Thank you to those unknown souls who have gone before and added so many of Thomas Sowell’s quotes to the Goodreads data base, especially those from this book, many of which are listed below. With respect to Black Rednecks & White Liberals, I highlighted many of the same quotes, but was delighted to become aware of those others. As for the vast reservoir of his other quotes, I could have ‘liked’ 99.9% of them, but there were so many I needed to get on with other things.

Thomas Sowell is a brillian
...more
Steven Percifield
Jul 26, 2011 rated it really liked it  ·  review of another edition
A few years after reading "A conflict of Visions" by Sowell a friend of mine (who is African-American) recommended this book to me. We had been debating our individual impressions of racial relationships between black and white friends. I had made the comment that there were "archetypal motiffs" common to persons on both sides of the color line.

Although my friend agreed with me "...on average," he suggested that I read this book as it would give me a new perspective of a black intellectual's opi
...more
Drew
Jan 05, 2017 rated it did not like it
Trash.
I respect that Prof. Sowell is trying to make a complicated point for a general audience, but so much of the language in this book, language that comes from Prof. Sowell and NOT from his sources, seem better placed in a high-school English essay than in a book. I made it through about 10 pages before I stopped, mostly because I couldn't trust what I was reading - how much of it was "fact", as Prof. Sowell seems all to glad to highlight at every chance he gets, and how much was the author's
...more
Laila Kanon
May 28, 2019 rated it it was amazing
Shelves: read-non-fiction
While I don't have favourite author per se, I must admit over the years, Thomas Sowell's writings have strong influence on my way of thinking, such as the wisdom to be critical on how an argument is packaged and presented particularly those by politicians, academia and experts, and above all--facts matter. Of all Thomas Sowell's books that I read thus far, this book is one that resonate the most to me, it's has global relevance even though the focal point of this book was an America's theme. ...more
Randall Jackson
Jan 30, 2017 rated it it was ok
A woeful attempt in painting with the brush of a simple explanation to cover a complex social issue. The reader must first accept the authors's openly prejudiced view of southern Whites, then the reader must extrapolate that view to Black culture to be able to agree with his conclusions. This scholar, beforehand, states that his views which are commonly discussed among scholars and academia, would be hardly heard by the lay person. The proclamation itself is proof that he is not in touch with th ...more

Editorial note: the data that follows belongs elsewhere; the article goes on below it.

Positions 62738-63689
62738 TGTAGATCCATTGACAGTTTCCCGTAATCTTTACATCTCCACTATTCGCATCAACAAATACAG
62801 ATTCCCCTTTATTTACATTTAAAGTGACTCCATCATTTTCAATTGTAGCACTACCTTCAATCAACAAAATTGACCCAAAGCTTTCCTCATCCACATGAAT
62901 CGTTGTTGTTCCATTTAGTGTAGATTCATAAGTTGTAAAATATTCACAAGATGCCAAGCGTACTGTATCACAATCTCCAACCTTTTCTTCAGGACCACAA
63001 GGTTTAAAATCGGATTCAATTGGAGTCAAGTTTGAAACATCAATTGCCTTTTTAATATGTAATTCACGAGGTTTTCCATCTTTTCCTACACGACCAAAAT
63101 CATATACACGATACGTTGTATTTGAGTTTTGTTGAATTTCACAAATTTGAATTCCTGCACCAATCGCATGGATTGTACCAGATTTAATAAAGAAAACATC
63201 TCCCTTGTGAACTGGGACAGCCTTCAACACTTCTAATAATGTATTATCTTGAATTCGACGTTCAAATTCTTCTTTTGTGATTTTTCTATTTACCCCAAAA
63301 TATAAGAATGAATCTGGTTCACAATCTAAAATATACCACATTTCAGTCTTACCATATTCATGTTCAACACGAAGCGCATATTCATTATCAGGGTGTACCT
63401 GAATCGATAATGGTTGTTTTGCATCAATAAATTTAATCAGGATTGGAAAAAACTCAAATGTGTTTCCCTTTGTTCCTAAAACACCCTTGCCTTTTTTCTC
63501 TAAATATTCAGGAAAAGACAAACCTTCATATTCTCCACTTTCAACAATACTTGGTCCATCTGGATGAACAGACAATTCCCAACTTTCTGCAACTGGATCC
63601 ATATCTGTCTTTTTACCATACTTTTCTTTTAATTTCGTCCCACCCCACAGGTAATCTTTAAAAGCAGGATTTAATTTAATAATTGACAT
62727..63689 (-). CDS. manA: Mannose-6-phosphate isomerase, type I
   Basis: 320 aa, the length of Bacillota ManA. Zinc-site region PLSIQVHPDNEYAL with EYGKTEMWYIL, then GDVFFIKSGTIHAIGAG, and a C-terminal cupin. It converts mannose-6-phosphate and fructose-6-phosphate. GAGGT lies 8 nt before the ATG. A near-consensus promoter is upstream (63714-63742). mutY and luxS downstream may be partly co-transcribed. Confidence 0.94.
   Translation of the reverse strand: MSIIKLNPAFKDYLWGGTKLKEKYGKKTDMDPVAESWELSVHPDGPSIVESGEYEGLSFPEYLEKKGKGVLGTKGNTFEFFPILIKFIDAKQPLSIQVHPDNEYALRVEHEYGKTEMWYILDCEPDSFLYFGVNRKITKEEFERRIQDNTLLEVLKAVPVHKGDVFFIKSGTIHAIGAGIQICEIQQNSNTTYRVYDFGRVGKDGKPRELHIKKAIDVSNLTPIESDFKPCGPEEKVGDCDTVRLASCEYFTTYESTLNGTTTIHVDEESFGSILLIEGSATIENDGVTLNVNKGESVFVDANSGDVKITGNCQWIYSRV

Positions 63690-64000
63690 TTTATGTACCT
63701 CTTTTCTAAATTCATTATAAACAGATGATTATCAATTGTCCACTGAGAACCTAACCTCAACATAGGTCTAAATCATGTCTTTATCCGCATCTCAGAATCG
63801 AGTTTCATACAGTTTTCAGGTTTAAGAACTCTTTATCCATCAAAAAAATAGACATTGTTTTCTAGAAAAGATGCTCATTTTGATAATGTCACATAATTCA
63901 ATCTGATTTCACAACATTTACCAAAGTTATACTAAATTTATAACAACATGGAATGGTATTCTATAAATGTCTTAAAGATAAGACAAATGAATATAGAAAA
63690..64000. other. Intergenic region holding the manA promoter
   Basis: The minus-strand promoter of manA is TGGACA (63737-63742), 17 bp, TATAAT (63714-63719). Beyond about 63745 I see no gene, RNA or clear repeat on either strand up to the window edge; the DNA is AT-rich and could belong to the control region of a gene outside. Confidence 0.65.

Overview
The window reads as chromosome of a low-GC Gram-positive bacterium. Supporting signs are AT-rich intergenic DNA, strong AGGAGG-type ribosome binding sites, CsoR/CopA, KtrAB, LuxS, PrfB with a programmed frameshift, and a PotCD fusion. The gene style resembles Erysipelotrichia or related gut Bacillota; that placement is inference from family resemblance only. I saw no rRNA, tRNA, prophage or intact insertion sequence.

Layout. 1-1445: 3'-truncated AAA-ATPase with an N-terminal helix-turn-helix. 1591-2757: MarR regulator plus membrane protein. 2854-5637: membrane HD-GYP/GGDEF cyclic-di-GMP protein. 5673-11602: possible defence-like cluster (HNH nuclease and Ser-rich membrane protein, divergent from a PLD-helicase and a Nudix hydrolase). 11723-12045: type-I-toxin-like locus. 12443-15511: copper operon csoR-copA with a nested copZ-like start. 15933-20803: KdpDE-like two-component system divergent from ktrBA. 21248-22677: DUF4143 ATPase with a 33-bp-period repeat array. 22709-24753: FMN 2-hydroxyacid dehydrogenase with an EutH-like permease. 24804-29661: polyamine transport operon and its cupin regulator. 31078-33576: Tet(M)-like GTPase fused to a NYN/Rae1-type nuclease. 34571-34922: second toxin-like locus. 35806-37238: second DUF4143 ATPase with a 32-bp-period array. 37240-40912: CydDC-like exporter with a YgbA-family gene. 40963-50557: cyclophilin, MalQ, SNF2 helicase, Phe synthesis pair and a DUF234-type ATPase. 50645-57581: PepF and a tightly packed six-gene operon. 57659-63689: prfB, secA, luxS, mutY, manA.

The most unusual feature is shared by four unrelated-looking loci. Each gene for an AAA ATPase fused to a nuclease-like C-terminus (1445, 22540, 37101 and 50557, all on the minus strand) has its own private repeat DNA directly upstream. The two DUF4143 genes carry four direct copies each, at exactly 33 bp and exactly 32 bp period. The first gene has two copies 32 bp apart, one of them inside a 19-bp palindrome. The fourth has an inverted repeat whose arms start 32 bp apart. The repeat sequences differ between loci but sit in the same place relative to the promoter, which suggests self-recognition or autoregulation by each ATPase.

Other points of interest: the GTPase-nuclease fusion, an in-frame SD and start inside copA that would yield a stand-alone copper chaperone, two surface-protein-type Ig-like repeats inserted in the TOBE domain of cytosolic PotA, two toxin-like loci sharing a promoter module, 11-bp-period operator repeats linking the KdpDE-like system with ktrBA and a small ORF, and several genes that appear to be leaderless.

Khari
Oct 04, 2018 rated it it was amazing
Wow.

There's not much more that I can say about this book other than 'woah'.

This was my first time through this book and I listened to it. The reader was great. Good on you Blackstone Audio for producing such a gem. On the other hand...I'm probably going to go buy this book, possibly in hard cover...it was that good and that intense. Just listening through it once was akin to dipping my toe into the ocean. There is a whole lot of information that I still can't wrap my mind around. I quoted half o
...more
Kevin Heldt
Jan 13, 2010 rated it really liked it
Okay, this guy is a stud. I love the rare academic who will actually shoot straight with you. This was a collection of 6 refreshingly incisive essays that systematically debunked many of the pet beliefs and agendas of today's intelligentsia. ...more
Shayla Mays
Jun 09, 2020 rated it did not like it
I better understand why Candace Owens mentioned Thomas Sowell as someone she thinks highly of and has learned from. Sowell not only obviously holds a huge prejudice against southern white people, but he also attempts to speak too confidently about a black culture he doesn't truly represent. ...more
Leslie Wiewel
Apr 24, 2017 rated it it was amazing
Shelves: read-audio-books
Fascinating review of historical race data with bold, honest evaluation from an astounding mind
NinaB
Jul 28, 2020 rated it it was amazing
4.5*
I had heard about Mr Sowell before reading this book, but soon after I started it, questioned myself why I waited this long to read his works. He is a clear writer, straight to the point and explains his thesis well. He taught me new things and made me think differently of current events, history and the possible solutions to our current societal problems.

His well researched book explains the redneck culture and its ongoing influence to American society, more specifically to the black commun
...more
Thomas Achord
Jun 20, 2015 rated it it was amazing
Excellent and eye-opening. Most discussion about race or slavery is too narrow and simplistic. They are much broader than a Eurocentric view would imagine. Sowell's research is wide and deep, his reasoning cool and exacting, his arguments compelling and, largely, unchallenged.

I found this review to curtail some of what Sowell has to say about blacks obtaining their cultural attitudes and actions from whites: http://www.vdare.com/articles/tom-sow...

Some important quotes:

"Discussions of slavery i
...more
RubyNibs
Nov 25, 2014 rated it it was amazing